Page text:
William Wordsworth’s Lucy Poems and the Romantic Nature of Abuse
In 2014 several events occurred to provoke conversations into how and why men become abusers. The questions are not new, but for the first time in recent memory the exchanges appear to be part of an ongoing dialog. Dehumanizing treatment of women has longstanding Romantic aspects, which have heretofore made it socially acceptable. Although we balk at such outward displays of misogyny from the likes of Julien Blanc and Elliot Rodger, we support the media and culture that breed woman-haters like them. Western society must stop enabling abusers and justifying their actions; just because misogyny is Romantic does not make it romantic. In his 2007 article, “Loving to Death: an Object Relations Interpretation of Desire and Destruction in William Wordsworth’s Lucy Poems,” Robert J. Walz provides insight into the basic nature and function of abusive, obsessive, and otherwise unhealthy male-female relationships. Mark J. Bruhn writes in “Margaret Atwood’s Lucy Poem: the Postmodern Art of Otherness in ‘Death by Landscape’” that Wordsworth’s use of Lucy as a plot device is pervasive, but redeemable from its misogyny. Using these articles to examine Wordsworth’s Lucy Poems, I then apply the Poems as a lens to examine anti-woman abuse in 2014 and to prove that these vile actions are not only romanticized, but are also Romantic.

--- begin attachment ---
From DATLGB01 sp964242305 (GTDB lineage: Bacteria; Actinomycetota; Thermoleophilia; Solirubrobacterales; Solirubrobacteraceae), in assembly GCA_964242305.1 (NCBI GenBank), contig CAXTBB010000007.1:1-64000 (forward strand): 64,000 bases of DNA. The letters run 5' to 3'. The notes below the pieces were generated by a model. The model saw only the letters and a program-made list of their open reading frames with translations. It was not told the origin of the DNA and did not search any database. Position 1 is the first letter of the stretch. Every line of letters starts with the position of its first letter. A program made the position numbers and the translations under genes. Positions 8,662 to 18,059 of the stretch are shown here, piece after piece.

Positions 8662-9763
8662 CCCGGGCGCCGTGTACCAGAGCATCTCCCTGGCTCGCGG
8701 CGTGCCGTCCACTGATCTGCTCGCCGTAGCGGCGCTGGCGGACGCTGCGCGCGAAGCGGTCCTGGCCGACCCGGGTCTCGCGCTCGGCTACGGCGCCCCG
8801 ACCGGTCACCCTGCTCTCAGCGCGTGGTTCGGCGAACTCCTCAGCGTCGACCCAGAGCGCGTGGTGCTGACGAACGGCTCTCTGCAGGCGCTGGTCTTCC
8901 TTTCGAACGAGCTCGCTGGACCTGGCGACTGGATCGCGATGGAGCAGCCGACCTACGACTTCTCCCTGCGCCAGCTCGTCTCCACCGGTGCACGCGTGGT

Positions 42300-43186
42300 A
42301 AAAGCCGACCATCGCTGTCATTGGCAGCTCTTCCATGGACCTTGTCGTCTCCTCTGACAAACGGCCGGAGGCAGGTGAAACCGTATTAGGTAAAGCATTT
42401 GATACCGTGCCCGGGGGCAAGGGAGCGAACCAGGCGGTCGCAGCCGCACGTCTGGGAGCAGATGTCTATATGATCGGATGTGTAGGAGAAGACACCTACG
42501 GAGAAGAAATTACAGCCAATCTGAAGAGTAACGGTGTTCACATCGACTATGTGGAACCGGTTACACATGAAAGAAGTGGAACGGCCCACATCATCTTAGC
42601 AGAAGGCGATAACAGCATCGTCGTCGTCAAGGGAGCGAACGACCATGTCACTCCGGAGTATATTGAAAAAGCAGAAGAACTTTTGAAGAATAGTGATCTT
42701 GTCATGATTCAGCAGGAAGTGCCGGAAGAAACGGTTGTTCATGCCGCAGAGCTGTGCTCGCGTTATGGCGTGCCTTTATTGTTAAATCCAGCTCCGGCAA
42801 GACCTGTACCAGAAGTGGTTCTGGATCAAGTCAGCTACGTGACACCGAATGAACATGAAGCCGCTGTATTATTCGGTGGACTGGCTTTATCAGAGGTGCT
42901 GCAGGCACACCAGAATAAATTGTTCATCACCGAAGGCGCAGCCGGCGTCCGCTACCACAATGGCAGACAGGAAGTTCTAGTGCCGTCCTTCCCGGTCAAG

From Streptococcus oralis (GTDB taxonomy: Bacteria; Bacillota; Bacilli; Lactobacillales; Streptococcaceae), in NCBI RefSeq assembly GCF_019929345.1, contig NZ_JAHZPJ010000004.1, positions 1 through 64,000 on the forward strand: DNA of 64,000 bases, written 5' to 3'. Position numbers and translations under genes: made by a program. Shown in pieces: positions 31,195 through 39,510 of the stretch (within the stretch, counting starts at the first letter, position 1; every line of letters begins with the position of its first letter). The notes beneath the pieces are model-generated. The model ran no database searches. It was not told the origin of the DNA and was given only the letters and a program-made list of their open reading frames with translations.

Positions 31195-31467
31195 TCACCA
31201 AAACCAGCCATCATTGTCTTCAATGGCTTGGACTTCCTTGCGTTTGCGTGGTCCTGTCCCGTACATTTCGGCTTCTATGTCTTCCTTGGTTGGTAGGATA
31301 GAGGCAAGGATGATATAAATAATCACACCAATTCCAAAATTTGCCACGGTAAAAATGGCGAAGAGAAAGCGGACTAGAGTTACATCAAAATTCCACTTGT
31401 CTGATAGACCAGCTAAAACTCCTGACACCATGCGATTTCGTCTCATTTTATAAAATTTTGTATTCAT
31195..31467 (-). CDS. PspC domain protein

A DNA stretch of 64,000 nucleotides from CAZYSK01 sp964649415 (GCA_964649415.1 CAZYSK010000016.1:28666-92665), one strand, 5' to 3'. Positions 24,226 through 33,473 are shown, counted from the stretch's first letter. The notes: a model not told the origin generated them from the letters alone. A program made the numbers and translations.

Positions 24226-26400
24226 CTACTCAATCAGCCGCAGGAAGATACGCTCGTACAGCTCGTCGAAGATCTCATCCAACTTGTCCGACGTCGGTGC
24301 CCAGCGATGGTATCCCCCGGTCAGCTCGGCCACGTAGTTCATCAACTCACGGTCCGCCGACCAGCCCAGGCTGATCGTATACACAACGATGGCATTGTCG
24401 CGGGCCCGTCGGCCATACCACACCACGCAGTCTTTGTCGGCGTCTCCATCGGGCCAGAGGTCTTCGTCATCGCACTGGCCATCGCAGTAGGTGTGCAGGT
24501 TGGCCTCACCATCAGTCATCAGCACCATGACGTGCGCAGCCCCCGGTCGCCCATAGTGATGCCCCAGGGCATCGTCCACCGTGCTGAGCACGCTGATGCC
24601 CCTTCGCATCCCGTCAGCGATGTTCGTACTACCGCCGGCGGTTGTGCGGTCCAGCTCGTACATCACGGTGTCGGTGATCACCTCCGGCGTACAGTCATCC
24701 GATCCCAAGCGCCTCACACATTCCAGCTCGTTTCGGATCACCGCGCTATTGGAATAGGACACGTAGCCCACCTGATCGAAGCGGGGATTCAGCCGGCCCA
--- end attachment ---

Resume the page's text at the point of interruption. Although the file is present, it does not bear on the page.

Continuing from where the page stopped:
Walz asserts that the persona of the Lucy Poems evidences a schizoid personality who has molded the titular Lucy, whether in his imagination or in fact, into an object of obsessive love. This ego wishes to “take the whole object in at once by identifying with it,” and to ultimately consume it, but the ego fears the loss of either identity in the process (24). Bruhn identifies Wordsworth’s Lucy as a representation of both the poet as a child and of his inner femininity. He interprets the Lucy Poems to arrive at the conclusion that “Wordsworth reads the death of the childhood self as essential to the development of the reflective adult mind,” which itself identifies the kinship of particular, identical “something[s]” in both humans and in nature, and these somethings constitute “an ultimate self or being, of god-like proportion” (455). Because Lucy is already so closely associated with nature, to unite with her would allow the poet to tap into this power.